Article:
‘It’s hurting us’: Students at one Philadelphia school demand less screen time

Complaints of stress, depression at Kensington Creative and Performing Arts High School

Close up of a student’s hands typing on a laptop.

Royal Hues couldn’t bear it anymore.

The sophomore at Kensington Creative and Performing Arts High School and her friends decided to sound the alarm over the high amount of screen time during remote learning. Students start the school day at 8 a.m. and end at 3:04 p.m., spending nearly six hours a day in front of screens even with small breaks and lunch.

“It’s hard for me to keep up,” Hues said. “I’m stressing a lot and it has this effect where my eyes hurt and get watery.” 

The students started an online petition two weeks ago, demanding  an alternate schedule, which would reduce class times to 50 minutes instead of 90 minutes. They argue the long hours in front of the screens are excessive and unhealthy. So far, more than 400 students have signed.

The proposed schedule would start at 9 a.m. and end at 2:25 p.m. with a longer lunch and homeroom and five-minute breaks between each class. They would like no screens on Fridays. 

Angelica Speech, a sophomore at Kensington CAPA, said the idea to create the petition came after addressing the matter with a teacher.

“It [the petition] started with a simple conversation with how everyone is stressed over the schedule and teachers being like, ‘Yeah it’s a lot,’” Speech said. “We created a group chat on Instagram, and people in the group chat were like, ‘Let’s present this to our town hall on Thursdays.’ So we came in and other students were like, Yeah, this schedule sucks.’”

The students said they reached out to their principal about changing the schedule, but were told the process was not that easy. It’s unclear who has the power or if there is a process to amend each district school’s schedule. Kensington CAPA Principal Patricia McDermott-Fair did not return phone or email requests on the matter.

The students said they are considering a one day strike of not logging into class if their concerns are not addressed by school and district officials.

Earlier this school year, district officials reduced screen time for kindergarten students. Nyshawana Francis-Thompson, the district’s executive director for the office of curriculum and instruction said during a discussion in October, “I’m not sure where we are at the district in terms of expanding [the reduction] beyond kindergarten.”
“The other piece is trying to ensure our students have an adequate level of support, balancing screen time vs. non screen time is really something that we’re considering, but we don’t want to reduce supports to students,” Francis-Thompson said. “It is something we are constantly thinking about but I can’t say what is happening right now.”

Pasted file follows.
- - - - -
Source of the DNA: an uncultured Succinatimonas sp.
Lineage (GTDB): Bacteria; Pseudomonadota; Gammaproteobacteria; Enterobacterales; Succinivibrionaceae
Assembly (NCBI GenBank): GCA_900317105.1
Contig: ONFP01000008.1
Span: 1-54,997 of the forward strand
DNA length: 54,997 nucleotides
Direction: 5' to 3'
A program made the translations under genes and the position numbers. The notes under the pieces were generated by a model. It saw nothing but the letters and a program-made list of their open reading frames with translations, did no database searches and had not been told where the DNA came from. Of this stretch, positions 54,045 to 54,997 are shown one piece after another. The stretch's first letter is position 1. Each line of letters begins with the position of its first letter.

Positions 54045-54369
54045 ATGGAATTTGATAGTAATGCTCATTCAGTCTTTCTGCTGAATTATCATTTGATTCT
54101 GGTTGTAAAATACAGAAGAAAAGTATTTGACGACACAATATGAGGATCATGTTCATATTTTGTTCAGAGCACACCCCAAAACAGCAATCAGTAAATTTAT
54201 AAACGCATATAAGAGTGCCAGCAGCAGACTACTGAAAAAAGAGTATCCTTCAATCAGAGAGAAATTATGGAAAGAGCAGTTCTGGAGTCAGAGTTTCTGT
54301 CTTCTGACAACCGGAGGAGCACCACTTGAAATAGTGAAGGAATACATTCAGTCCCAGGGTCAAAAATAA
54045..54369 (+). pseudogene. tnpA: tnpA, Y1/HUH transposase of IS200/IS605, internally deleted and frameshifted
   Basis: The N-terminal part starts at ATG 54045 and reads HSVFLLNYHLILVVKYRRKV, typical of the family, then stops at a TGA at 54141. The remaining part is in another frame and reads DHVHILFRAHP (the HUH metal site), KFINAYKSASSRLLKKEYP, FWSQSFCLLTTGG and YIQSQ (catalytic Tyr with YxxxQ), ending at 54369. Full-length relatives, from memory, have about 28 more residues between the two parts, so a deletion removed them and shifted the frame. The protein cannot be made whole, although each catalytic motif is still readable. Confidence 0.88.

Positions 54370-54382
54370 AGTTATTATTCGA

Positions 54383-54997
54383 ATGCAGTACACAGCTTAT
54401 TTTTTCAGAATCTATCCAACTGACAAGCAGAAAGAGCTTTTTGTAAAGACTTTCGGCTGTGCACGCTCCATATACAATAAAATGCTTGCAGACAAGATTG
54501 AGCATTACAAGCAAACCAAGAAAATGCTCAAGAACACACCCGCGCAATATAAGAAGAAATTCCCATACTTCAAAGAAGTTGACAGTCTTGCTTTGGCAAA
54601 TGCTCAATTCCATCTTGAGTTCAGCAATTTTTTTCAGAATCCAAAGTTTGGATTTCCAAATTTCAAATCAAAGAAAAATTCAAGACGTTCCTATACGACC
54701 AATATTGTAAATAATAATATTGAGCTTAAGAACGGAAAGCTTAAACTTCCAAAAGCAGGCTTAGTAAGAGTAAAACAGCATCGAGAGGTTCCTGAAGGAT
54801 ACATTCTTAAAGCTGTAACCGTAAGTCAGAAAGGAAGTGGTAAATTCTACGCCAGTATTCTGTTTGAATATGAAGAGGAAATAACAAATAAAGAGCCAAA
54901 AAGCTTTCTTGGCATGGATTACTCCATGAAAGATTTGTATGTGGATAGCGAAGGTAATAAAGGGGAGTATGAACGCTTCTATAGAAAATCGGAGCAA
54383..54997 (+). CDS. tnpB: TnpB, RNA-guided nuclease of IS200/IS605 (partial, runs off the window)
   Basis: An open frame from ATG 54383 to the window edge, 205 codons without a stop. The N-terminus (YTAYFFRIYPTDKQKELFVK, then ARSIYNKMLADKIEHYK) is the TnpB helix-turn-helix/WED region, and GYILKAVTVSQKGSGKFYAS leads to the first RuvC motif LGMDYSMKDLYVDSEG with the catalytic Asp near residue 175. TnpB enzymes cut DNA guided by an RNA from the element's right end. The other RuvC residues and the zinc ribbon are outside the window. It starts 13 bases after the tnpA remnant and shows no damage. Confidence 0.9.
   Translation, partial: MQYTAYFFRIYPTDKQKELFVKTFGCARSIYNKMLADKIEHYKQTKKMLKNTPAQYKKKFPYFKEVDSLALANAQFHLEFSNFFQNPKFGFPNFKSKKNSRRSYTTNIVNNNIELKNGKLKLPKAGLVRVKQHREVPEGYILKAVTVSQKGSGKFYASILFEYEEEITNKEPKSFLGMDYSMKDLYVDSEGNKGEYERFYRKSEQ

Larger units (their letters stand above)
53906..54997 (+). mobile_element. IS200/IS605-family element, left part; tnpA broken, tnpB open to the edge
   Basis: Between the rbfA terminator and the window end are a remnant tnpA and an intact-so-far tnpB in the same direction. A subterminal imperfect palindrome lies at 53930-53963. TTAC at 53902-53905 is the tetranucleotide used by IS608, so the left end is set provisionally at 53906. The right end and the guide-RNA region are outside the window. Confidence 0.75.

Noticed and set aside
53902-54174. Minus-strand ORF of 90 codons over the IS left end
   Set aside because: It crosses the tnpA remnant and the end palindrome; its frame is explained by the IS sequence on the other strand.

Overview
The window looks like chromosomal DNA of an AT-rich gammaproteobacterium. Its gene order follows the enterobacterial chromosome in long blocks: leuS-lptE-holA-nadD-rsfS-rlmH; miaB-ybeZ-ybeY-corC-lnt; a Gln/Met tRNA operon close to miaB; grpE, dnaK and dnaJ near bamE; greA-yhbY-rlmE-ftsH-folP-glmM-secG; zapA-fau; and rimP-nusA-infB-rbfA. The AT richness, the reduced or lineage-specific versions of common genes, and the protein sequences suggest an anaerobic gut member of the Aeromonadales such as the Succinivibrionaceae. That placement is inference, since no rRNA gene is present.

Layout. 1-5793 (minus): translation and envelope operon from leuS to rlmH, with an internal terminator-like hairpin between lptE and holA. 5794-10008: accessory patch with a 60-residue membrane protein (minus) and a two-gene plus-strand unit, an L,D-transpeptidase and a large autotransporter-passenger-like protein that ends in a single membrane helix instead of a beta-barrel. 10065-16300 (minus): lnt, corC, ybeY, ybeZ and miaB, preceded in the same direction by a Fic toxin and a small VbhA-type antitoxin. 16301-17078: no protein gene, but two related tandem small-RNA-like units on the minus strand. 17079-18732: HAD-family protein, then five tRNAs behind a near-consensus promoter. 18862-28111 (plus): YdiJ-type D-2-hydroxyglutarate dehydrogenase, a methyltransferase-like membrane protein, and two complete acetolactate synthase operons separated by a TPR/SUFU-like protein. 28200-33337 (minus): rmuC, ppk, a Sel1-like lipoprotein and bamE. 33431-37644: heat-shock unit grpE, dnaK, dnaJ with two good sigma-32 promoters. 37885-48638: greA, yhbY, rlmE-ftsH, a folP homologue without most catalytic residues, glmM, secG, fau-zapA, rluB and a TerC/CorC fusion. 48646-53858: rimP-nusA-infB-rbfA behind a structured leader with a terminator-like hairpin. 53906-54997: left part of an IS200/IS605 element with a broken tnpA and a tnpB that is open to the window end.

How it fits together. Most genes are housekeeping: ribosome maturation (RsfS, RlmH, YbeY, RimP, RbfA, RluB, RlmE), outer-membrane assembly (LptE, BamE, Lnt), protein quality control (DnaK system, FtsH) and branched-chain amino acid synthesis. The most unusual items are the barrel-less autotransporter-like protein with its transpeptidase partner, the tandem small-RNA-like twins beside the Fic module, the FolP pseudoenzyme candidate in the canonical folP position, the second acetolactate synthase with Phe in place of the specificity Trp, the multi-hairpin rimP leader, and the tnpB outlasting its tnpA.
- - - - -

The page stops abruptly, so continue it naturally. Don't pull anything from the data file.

Kensington CAPA history teacher Ismael Jimenez said he and other teachers have been discussing the concern about screen time and schedules with the students since September. 

“I want to say these guys [students] did this on their own,” Jimenez said. “Some think the students are getting help putting this together, that’s not the case. These are honor roll students who are doing the work.”

Kensington’s current school schedule exceeds what many educators and health experts suggest for students. And students say the screen time doesn’t end with the school day.

“After 3:04 the work really doesn’t stop there,” said Dena Stileslawson, a sophomore at Kensington CAPA. “There’s homework and studying. It’s difficult when students have outside responsibilities like taking care of their children and siblings.”

Screen time is defined as activities done in front of a screen, such as watching television and using computers. Education and medical experts say that too much screen time can cause poor sleeping habits, anxiety, and obesity.

Tamara Anderson, a local educator with the Racial Justice Organizing Committee and Melanated Educators said students shouldn’t be on screens more than two hours a day.

“This should also include at least 15 minutes of physical activity for each hour,” Anderson said. “None of that is happening as schools continue to be online.”

In a report for PennMedicine, Dr. Bert Mandelbaum, chair of the department of pediatrics at Penn Medicine Princeton Health said “screens are no longer simple devices, but often mobile computers and parents now have to manage not just the quantity of time, but the content.”

Hues, one of the students at Kensington, thinks it’s possible to balance screen time and instruction during remote learning.

“I understand that school needs to continue,” Hues said. “But they need to make it a way in which school is manageable and possible for everyone without it hurting anyone.”

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